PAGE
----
- Researchers at the University of Maryland have idenitifed antidepressant compounds that appear to work in less than 24 hours, rather than the weeks that other compounds can take.
- The researchers conducted testing on mice, and gave them GABA-NAM, which selectively targets GABA neurotransmitters in the brain.
- The study is published in the Journal of Neuropsychopharmacology.
The Maryland team has based its research on a specific understanding of depression -- that brain activity is driven by a balance between excitatory and inhibitory activity.
According to Scott Thompson, the team leader and chairman of the Department of Physiology at the University of Maryland School of Medicine, when there is too little excitatory activity, the result is depression. Therefore, his team treated mice with GABA-NAMs in order to minimize the inhibitory messages sent to the GABA region of the brain, thereby increasing the balance of excitatory activity.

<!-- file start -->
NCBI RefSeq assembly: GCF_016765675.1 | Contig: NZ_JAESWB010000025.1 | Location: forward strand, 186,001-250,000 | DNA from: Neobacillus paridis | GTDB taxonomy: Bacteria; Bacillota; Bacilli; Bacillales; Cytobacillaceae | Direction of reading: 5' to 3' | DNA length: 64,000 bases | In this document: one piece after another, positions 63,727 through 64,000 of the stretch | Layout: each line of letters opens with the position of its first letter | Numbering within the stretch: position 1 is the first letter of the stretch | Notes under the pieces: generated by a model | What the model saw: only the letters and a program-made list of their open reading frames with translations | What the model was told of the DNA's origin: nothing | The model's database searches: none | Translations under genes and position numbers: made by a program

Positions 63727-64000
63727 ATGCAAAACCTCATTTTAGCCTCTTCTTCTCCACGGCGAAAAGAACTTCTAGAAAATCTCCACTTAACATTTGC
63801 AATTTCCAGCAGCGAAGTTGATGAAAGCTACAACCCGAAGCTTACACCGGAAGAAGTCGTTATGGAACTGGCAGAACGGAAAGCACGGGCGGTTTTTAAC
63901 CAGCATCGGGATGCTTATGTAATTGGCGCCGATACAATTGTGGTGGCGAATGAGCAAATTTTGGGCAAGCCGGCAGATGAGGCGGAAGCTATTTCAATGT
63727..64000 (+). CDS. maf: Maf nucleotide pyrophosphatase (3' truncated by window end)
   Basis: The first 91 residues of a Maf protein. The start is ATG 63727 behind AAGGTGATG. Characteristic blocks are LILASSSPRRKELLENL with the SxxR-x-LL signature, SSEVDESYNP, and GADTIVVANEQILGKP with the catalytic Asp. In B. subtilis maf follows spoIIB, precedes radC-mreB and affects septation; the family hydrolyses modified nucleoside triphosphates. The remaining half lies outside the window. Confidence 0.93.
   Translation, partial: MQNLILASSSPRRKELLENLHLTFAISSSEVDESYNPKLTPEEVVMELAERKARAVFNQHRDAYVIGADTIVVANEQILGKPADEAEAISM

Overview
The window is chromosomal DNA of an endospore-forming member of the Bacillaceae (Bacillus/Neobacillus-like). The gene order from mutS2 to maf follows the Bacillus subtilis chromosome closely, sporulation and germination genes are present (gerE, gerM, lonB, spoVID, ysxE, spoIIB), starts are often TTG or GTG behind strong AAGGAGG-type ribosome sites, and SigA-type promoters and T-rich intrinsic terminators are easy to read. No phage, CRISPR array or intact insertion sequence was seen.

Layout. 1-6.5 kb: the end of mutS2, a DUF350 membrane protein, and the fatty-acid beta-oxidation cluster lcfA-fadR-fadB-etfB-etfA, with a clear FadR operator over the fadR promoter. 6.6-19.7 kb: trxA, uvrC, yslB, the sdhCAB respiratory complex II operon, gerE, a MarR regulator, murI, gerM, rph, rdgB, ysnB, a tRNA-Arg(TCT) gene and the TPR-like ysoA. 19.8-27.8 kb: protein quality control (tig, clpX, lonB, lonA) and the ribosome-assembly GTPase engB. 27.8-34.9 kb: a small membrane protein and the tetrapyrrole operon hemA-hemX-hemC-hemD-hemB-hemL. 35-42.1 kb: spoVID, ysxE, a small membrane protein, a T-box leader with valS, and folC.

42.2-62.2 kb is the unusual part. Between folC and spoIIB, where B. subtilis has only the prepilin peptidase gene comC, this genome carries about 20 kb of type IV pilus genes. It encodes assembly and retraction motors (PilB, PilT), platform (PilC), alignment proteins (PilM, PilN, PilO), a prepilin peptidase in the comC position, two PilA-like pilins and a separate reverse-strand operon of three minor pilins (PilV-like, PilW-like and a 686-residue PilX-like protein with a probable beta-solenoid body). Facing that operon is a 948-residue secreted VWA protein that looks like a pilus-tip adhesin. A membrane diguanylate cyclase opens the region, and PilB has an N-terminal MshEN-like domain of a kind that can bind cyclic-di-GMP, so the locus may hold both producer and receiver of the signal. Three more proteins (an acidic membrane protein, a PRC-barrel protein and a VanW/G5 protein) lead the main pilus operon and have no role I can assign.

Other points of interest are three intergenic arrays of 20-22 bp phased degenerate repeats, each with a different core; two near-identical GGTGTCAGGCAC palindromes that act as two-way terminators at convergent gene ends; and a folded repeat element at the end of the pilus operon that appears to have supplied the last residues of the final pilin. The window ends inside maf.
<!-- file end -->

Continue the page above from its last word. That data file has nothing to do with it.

After the mice received the GABA-NAM treatment, within 24 hours their levels of anhedonia (inability to experience pleasure) decreased. Moreover, because treatment is very targeted, side effects were minimal. Despite the fact that this study is preclinical, the implications are profound, especially considering that SSRIs only work for roughly one-third of patients and when they do work they can take up to eight weeks to take effect.
Research on GABA-NAMs is continuing as researchers continue to try to crack the code of difficult-to-treat clinical depression.